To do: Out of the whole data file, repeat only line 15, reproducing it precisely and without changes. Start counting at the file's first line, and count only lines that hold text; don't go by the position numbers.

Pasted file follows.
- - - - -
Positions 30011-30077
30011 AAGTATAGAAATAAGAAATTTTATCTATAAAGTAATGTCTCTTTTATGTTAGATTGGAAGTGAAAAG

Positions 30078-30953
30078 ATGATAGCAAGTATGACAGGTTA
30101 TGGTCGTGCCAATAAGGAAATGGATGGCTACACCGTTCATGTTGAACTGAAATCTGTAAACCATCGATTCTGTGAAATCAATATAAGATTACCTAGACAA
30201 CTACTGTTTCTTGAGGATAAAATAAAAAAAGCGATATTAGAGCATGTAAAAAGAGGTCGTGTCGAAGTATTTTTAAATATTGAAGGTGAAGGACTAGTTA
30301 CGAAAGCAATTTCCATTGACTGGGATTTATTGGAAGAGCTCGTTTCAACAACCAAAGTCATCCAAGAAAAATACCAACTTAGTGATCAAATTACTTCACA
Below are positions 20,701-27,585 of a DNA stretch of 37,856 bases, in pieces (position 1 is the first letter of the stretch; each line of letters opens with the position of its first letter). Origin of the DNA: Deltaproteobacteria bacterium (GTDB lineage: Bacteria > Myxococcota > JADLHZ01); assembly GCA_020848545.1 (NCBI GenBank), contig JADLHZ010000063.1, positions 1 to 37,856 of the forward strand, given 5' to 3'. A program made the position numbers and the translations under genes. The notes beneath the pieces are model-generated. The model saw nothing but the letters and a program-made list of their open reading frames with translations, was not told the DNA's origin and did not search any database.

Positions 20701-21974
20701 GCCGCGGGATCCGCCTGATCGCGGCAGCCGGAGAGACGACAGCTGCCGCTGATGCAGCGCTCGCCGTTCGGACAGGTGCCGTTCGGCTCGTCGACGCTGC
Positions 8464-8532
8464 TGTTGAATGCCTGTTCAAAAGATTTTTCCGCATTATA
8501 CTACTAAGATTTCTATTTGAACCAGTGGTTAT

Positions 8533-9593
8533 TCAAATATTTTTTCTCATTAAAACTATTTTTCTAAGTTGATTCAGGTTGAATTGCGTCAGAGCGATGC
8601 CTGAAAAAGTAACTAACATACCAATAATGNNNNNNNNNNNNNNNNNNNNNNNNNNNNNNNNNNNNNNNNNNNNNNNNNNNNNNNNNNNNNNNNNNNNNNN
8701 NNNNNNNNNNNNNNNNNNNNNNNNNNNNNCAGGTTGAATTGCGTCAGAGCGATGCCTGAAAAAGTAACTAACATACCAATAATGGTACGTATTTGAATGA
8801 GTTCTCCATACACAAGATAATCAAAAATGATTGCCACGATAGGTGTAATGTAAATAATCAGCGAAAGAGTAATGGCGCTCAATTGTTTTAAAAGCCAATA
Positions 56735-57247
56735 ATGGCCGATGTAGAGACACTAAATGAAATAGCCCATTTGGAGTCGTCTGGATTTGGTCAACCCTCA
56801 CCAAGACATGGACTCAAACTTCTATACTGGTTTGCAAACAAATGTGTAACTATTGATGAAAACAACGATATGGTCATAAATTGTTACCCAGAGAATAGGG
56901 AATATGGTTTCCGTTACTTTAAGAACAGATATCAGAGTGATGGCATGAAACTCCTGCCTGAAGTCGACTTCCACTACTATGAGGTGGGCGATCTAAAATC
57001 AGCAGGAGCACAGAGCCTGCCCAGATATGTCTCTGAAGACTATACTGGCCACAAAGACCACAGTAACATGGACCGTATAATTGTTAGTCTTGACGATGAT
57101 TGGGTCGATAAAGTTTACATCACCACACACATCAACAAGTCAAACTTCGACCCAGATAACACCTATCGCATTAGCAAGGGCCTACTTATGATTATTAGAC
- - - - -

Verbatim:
8533 TCAAATATTTTTTCTCATTAAAACTATTTTTCTAAGTTGATTCAGGTTGAATTGCGTCAGAGCGATGC